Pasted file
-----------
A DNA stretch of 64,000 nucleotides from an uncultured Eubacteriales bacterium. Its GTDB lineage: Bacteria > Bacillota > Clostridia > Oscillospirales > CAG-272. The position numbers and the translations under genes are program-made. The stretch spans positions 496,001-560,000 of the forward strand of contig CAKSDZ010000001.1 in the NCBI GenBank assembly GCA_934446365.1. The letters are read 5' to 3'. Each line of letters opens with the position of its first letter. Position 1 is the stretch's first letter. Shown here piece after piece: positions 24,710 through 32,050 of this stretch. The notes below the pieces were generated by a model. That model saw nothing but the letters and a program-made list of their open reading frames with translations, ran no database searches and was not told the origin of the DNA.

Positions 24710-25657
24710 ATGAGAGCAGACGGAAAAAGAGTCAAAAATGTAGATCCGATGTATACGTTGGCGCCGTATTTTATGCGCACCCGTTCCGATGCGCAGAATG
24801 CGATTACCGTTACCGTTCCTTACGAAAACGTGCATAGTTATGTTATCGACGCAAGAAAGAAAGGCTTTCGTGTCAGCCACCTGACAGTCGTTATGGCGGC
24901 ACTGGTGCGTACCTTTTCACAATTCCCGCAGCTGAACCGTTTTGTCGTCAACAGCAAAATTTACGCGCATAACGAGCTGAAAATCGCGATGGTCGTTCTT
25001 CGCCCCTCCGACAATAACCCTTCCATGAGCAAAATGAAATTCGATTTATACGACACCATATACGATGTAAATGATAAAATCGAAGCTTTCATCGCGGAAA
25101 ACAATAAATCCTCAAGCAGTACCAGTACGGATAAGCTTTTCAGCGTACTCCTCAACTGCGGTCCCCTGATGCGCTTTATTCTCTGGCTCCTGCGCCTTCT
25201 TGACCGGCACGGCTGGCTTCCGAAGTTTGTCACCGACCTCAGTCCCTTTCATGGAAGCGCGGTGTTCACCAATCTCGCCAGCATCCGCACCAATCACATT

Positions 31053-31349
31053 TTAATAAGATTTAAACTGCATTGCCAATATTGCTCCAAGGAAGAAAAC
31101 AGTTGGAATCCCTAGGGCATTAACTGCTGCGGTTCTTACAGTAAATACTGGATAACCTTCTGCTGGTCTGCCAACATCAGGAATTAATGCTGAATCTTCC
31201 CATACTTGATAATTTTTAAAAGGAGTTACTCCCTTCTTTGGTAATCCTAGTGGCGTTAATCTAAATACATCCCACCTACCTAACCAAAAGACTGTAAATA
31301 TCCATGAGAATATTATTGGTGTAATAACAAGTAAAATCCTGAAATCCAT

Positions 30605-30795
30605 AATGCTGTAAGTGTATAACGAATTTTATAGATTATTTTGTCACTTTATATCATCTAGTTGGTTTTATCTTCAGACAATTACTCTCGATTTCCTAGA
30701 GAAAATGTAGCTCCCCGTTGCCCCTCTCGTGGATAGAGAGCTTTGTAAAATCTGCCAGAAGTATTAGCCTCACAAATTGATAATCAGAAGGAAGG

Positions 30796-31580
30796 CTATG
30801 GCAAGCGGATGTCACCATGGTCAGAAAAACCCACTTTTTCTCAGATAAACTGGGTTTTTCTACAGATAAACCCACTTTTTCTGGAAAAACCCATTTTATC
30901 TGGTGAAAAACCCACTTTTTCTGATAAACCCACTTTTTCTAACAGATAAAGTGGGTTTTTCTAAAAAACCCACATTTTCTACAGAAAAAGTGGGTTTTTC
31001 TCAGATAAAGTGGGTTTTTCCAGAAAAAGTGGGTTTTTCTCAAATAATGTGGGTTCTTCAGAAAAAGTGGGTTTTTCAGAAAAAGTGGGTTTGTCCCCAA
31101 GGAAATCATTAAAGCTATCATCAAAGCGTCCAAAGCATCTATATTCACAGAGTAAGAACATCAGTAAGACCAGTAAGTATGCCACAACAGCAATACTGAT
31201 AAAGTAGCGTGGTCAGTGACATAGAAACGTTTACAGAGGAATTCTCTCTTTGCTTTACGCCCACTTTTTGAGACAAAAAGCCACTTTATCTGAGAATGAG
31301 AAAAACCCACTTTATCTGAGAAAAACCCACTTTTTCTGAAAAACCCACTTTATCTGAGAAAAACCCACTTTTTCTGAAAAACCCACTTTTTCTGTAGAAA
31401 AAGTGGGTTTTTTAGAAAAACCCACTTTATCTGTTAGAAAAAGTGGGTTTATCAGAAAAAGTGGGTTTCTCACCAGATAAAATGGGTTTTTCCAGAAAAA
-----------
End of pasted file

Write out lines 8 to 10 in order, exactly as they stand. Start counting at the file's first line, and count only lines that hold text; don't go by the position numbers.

25201 TGACCGGCACGGCTGGCTTCCGAAGTTTGTCACCGACCTCAGTCCCTTTCATGGAAGCGCGGTGTTCACCAATCTCGCCAGCATCCGCACCAATCACATT

Positions 31053-31349
31053 TTAATAAGATTTAAACTGCATTGCCAATATTGCTCCAAGGAAGAAAAC